Music by VICE

Susanne Sundfør Rented Airbnb Apartments in LA to Make Her Anti-Pop Opus

"When I listen to the radio, I feel like there's no talent there. It's like cake on top of cake."

by Jemayel Khawaja
Jun 10 2015, 1:00pm

"Taco Zone is my favorite taco in Los Angeles," says Norwegian alt-pop icon Susanne Sundfør, and definitively at that. Although her Nordic roots may position her more of as an expert on pickled fish than carne asada, Sundfør has developed such an affinity for the City of Angels that she's taken on the Angeleno rite of passage that is championing your favorite Mexican restaurant.

"I felt a lot of nostalgia coming into Los Angeles this time around," says Susanne, waiting between false-starts of a soundcheck at Club Bahia, a spacious, forty year-old latin dancehall planted on Sunset Blvd between Echo Park and Chinatown. After the release of her universally-lauded fifth studio album, Ten Love Songs, in February, she's returned to a scene of its inspiration for a handful of intimate performances.

"Los Angeles really shaped the album a lot, the people I met here, the music I listened to here, the environment," she says. "I would rent Airbnb apartments and just bring basic equipment and just record songs. I would usually stay in Echo Park. Even driving was very inspiring. I made 'Fade Away' as a song that I would want to listen to in the car driving around here."

She admits that before she was able to immerse herself in the city, Sundfør had to dispel a few stereotypes about the city, something many Angelenos are used to hearing. "Before I came, I had heard that people were shallow," she laughs. "But what's really cool about LA is that the music scene is very interesting. New York is kind of stagnating and people are coming to LA to meet new people, start new bands."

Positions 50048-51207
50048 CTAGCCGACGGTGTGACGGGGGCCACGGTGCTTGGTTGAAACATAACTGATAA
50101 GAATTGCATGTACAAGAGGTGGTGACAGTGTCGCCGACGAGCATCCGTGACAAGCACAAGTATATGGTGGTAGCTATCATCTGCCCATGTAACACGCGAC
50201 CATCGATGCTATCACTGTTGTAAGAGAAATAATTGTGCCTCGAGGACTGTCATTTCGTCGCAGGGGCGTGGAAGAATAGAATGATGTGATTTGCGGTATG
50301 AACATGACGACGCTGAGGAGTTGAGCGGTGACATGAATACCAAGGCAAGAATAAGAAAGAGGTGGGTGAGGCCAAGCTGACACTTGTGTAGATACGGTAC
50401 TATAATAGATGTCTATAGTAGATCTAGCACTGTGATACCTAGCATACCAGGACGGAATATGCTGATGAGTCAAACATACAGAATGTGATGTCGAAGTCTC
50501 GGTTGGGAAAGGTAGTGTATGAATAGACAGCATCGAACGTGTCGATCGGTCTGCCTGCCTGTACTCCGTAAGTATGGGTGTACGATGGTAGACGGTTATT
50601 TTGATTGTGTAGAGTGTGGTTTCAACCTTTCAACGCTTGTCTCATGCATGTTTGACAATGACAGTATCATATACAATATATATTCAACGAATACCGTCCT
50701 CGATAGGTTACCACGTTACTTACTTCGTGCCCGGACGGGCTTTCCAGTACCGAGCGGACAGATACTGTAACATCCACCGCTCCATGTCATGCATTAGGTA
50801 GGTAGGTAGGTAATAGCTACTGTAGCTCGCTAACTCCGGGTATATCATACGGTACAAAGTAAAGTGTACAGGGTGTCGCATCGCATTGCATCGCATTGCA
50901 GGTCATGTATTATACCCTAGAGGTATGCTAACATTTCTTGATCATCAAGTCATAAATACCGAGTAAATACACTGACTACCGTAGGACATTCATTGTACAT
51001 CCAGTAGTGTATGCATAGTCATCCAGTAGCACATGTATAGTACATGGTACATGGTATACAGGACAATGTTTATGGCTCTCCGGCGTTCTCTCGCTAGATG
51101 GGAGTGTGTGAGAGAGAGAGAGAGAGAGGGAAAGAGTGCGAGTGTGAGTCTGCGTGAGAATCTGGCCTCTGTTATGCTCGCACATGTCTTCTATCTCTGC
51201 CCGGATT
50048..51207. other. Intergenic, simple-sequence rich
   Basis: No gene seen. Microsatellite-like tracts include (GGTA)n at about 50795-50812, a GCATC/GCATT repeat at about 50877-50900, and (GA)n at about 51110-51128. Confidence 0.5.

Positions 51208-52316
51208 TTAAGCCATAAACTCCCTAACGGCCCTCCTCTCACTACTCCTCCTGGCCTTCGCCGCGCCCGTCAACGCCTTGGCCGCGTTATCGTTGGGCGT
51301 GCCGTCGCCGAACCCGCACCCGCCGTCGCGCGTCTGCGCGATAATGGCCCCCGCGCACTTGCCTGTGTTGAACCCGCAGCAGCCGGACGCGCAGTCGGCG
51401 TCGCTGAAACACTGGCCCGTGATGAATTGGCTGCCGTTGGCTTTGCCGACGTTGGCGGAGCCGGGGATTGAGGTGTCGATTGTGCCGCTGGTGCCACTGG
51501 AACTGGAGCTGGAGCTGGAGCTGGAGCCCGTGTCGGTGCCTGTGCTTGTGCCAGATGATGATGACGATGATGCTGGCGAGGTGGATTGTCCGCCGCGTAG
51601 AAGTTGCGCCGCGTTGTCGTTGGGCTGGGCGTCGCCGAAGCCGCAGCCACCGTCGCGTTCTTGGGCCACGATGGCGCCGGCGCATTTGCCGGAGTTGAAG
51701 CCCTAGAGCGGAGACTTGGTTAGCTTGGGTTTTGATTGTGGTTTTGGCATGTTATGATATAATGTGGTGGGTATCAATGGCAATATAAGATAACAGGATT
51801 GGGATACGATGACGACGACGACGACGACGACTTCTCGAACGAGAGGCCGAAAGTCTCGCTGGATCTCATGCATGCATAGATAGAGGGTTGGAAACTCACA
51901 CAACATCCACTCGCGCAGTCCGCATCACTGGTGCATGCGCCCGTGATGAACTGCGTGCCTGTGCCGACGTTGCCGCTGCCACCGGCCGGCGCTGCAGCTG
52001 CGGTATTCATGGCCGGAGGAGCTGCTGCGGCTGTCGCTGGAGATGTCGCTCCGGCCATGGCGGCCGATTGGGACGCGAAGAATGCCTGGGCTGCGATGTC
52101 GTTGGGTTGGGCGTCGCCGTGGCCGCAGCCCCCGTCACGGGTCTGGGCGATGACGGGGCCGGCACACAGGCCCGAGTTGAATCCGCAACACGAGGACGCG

Somewhat unexpectedly, Sundfør linked up with two of Ten Love Songs' collaborators in LA. The first, Anthony Gonzalez of dream-pop superstars M83, is an old friend and longtime conspirator. The other, Jonathan Bates of the influential-but-underachieving, now-defunct band Mellowdrone, she met for the first time shortly before working together. The two rounded out an impressive cabal that includes Röyksopp and someone who is, perhaps, a more obscure name for North American listeners, Lars Horntveth, leader of Norwegian jazz-prog legends Jaga Jazzist.

"They're crazy," she says. "They're have a new album [Starfire, released on Ninja Tune, June 1] and it's fucking crazy."

Horntveth and Sundfør began working together on her second LP, 2010's The Brothel, and the duo formed a relationship that has helped push Sundfør from songwriter to performer, producer, and beyond. "I've always been super impressed by his musicality," she says. "Working with him made me gradually more interested and confident that I could do that stuff on my own."

At the beginning of their partnership, Sundfør says she was more of a passenger in the studio. "Lars produced The Brothel; I wrote the songs and made some of the arrangements," she explains. "I wasn't part of producing it, but I participated in arranging it. That's when I started getting interested in actually producing something as well. When we did [2012 LP] Silicone Veil, we produced it together. I learned a lot about production and just how to think about music, from Lars, particularly in the studio."

For Ten Love Songs, Sundfør took the helm writing, arranging, engineering, and producing while pursuing a lush tone that ranges from strong disco thematics to warped electronic freakouts. The reaction has been overwhelmingly positive and vindicates her progression from a promising, if green, songwriter to full-on musical auteur.

"I just wanted to make a pop album," she laughs, before dashing her coy statement with a follow-up. "But not like radio pop. When I listen to the radio, I feel like there's no talent there. It's like cake on top of cake. I like salty caramel instead of just caramel. Different flavors together just makes life more interesting."

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